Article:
|This article needs additional citations for verification. (May 2009) (Learn how and when to remove this template message)|
Logo of Signal magazine
|Editor||Giselher Wirsing (1943-1945)|
|Language||German, English, French, Italian, Danish, Dutch, Norwegian, Spanish, Hungarian, Bulgarian, Swedish, Croatian, Romanian, Arabic, Persian, Portuguese, Turkish, Greek, Finnish, Serbian, Slovak, Russian, Polish, Estonian, Latvian|
|Ceased publication||April 1945|
Signal was a modern, glossy, illustrated photo journal and army propaganda tool, meant specifically for audiences in neutral, allied, and occupied countries. A German edition was distributed in Switzerland and to various countries with a strong German military presence, but Signal was never distributed in Germany proper.
The promoter of the magazine was the chief of the Wehrmacht Propaganda Troops, Colonel Hasso von Wedel. Signal was published fortnightly (plus some special issues) in as many as 25 editions and 30 languages, and at its height had a circulation of 2,500,000 copies. It was available in the United States in English until December 1941. The last number was 6/45, only known in one sample from the Swedish edition.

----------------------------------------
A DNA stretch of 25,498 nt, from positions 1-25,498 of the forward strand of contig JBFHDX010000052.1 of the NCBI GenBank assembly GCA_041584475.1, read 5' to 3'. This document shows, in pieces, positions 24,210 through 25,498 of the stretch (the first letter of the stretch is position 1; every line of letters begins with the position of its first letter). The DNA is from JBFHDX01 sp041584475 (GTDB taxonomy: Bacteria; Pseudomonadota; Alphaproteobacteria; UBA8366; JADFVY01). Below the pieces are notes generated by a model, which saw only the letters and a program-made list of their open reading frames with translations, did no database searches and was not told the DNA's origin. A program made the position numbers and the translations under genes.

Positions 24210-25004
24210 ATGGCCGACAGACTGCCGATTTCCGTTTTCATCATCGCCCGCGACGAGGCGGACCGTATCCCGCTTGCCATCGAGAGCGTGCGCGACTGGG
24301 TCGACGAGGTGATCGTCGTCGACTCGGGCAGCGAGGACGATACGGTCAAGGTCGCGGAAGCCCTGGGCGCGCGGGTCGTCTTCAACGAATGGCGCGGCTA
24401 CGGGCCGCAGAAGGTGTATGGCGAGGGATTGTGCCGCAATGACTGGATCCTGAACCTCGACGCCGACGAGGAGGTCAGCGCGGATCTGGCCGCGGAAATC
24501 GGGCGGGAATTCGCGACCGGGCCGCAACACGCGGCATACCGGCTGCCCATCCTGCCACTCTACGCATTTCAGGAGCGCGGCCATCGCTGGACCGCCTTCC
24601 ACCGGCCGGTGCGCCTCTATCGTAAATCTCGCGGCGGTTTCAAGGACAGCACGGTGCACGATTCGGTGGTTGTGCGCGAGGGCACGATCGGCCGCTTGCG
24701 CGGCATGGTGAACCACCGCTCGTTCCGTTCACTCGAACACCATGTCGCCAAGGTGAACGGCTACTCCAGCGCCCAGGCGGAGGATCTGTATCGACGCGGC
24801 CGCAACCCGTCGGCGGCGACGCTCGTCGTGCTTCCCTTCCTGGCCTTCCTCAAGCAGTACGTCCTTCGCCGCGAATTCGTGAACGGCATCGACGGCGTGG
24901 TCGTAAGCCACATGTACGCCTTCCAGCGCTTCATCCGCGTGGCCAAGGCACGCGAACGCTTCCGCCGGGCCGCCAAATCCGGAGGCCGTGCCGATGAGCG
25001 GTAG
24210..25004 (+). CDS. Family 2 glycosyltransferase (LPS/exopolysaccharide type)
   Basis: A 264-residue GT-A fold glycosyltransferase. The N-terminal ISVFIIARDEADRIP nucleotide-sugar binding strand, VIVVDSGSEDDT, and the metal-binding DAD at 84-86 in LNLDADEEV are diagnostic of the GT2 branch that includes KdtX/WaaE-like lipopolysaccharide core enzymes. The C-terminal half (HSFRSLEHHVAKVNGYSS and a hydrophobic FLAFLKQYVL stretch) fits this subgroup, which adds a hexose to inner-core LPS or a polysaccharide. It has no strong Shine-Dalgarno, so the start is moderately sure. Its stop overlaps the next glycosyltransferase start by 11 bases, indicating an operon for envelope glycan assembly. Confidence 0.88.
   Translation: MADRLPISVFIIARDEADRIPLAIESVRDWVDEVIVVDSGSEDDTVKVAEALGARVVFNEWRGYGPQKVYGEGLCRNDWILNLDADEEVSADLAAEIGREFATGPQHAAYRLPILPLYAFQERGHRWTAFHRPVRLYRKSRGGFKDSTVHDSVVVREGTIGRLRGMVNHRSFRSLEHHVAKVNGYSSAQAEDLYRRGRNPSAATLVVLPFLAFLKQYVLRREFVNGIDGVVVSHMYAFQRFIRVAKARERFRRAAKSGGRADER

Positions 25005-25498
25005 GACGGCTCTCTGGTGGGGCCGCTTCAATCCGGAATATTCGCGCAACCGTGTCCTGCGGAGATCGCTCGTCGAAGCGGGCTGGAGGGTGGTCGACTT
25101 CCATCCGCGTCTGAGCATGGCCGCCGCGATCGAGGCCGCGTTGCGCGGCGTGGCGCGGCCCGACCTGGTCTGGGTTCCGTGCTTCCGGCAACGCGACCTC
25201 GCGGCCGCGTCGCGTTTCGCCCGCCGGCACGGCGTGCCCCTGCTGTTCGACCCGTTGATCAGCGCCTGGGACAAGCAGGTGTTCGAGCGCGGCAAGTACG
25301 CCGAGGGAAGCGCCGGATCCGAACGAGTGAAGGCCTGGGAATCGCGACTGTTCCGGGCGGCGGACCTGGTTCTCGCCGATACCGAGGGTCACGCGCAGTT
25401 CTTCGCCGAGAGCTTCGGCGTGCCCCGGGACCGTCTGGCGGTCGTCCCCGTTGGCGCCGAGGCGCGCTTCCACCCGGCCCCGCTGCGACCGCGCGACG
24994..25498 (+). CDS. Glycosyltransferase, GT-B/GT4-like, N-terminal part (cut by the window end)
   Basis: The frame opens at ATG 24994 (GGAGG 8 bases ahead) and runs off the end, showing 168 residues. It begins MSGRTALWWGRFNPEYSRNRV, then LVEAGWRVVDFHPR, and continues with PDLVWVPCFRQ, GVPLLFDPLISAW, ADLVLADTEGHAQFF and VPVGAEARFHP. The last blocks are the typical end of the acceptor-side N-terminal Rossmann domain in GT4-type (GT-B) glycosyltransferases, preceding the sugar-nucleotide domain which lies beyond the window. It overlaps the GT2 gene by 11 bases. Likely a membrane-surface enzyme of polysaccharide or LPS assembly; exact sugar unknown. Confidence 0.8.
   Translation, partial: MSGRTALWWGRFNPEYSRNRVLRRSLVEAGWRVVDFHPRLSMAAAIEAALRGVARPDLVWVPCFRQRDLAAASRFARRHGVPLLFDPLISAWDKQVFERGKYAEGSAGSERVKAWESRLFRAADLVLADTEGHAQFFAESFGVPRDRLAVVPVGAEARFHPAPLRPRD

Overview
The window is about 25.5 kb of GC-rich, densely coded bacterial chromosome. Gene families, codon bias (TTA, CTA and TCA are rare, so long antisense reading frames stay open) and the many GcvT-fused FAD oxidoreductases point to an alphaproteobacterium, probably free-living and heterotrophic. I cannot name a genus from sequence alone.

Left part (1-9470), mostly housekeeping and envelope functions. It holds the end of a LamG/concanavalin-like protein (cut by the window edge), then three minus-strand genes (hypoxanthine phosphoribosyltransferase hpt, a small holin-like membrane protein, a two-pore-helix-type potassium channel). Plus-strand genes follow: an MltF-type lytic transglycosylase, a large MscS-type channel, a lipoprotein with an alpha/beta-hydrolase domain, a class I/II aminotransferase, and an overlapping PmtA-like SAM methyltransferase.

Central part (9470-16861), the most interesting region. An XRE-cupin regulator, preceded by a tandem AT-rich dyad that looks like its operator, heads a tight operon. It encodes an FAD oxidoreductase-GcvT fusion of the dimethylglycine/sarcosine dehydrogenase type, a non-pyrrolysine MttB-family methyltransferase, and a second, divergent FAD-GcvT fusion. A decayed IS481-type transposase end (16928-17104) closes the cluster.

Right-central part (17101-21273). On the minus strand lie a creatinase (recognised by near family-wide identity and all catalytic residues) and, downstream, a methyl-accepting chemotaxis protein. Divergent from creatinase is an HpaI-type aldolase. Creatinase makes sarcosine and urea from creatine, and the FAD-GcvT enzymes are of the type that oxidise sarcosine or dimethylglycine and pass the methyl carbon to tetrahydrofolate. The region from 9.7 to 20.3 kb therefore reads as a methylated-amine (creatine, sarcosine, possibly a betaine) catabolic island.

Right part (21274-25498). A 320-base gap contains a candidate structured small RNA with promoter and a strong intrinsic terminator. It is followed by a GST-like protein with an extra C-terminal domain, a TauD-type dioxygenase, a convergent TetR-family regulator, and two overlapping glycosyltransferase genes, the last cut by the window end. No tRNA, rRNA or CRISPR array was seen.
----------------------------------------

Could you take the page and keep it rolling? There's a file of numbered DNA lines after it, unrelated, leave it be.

Signal described the combat conditions of the German troops and their allies in all fronts, together with high quality photos, including a central double page full color one. Many of the most famous photos of World War II to be seen today are taken from Signal.
The magazine also included articles about economics, science, arts, and advertising for the most well-known German companies (e.g., BMW, Agfa, Audi, Siemens, etc.).
The contents of the different editions could vary, sometimes avoiding subjects that could upset or worry the population of that country (for example, the discovery of the Katyn massacre of Polish officers taken prisoners by the Soviets in 1940 was not covered by all editions).
- Rainer Rutz: "Signal". Eine deutsche Auslandsillustrierte als Propagandainstrument im Zweiten Weltkrieg Klartext, Essen 2007. ISBN 978-3-89861-720-8 (German)
- Klaus-Richard Böhme, Bosse Schön: Signal Nazitysklands Propaganda i Sverige 1941-45, Bokförlaget DN, Stockholm 2005. ISBN 91-7588-540-9 (Swedish)
|This European political magazine or journal-related article is a stub. You can help Wikipedia by expanding it.
See tips for writing articles about magazines. Further suggestions might be found on the article's talk page.